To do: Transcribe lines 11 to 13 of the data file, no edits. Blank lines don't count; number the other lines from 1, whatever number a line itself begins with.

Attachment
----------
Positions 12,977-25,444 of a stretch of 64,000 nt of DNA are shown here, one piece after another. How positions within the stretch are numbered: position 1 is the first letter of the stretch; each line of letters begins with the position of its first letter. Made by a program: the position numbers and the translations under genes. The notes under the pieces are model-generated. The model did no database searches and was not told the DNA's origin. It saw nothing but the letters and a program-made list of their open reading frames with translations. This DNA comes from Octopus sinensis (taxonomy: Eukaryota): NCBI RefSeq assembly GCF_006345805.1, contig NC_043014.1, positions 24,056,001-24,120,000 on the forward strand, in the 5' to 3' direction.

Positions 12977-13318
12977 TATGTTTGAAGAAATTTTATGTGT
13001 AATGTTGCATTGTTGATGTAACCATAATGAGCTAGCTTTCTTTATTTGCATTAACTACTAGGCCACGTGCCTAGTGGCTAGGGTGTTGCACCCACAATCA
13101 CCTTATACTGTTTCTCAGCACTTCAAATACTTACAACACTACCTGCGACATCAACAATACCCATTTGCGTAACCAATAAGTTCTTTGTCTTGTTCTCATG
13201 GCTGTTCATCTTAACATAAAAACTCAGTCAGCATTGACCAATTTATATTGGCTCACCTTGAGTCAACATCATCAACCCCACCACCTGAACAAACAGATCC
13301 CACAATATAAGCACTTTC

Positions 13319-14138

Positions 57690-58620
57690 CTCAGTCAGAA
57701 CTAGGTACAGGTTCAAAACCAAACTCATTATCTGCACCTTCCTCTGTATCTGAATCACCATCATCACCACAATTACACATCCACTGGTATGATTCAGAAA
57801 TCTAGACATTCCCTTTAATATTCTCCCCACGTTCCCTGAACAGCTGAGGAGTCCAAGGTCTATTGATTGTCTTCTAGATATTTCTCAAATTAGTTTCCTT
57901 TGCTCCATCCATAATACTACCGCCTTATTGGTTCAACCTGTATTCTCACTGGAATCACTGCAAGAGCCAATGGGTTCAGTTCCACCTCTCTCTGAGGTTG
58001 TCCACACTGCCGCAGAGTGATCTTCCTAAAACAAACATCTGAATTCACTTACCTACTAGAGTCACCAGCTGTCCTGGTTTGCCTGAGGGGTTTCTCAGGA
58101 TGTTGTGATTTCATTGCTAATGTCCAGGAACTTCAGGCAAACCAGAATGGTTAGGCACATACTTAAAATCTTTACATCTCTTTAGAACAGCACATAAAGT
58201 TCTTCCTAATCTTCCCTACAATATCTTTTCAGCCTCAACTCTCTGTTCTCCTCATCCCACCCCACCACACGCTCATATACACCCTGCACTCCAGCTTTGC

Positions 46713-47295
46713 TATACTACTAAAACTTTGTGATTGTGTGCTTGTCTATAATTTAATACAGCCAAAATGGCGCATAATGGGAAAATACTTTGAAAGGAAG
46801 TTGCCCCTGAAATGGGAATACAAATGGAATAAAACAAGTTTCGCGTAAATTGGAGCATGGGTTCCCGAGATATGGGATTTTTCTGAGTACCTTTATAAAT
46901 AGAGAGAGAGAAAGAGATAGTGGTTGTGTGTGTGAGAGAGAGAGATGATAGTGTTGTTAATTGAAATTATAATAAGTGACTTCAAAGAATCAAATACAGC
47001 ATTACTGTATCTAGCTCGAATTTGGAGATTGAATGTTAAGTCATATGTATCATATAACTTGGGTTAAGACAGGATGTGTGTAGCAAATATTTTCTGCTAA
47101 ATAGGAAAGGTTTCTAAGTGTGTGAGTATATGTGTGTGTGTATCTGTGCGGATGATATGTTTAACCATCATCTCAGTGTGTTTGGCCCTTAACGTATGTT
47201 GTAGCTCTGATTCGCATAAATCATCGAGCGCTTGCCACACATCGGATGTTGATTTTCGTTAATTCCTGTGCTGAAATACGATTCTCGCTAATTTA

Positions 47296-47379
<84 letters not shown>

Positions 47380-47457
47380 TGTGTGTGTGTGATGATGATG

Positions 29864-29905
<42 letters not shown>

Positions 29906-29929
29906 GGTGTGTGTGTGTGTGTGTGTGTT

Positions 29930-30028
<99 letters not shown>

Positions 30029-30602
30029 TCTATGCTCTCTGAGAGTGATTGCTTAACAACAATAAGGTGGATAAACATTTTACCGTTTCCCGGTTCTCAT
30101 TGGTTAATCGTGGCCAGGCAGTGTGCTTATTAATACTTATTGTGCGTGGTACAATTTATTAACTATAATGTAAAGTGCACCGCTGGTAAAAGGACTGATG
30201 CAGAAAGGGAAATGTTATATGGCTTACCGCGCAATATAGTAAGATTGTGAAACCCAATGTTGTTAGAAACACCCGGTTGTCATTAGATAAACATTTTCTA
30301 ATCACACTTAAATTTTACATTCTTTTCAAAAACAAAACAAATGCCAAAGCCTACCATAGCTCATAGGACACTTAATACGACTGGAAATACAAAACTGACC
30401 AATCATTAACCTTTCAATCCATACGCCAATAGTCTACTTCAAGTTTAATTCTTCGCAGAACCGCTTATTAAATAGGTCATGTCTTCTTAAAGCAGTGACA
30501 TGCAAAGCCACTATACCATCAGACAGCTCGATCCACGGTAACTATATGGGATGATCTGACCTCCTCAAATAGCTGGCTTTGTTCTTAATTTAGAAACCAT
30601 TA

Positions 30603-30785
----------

57701 CTAGGTACAGGTTCAAAACCAAACTCATTATCTGCACCTTCCTCTGTATCTGAATCACCATCATCACCACAATTACACATCCACTGGTATGATTCAGAAA
57801 TCTAGACATTCCCTTTAATATTCTCCCCACGTTCCCTGAACAGCTGAGGAGTCCAAGGTCTATTGATTGTCTTCTAGATATTTCTCAAATTAGTTTCCTT
57901 TGCTCCATCCATAATACTACCGCCTTATTGGTTCAACCTGTATTCTCACTGGAATCACTGCAAGAGCCAATGGGTTCAGTTCCACCTCTCTCTGAGGTTG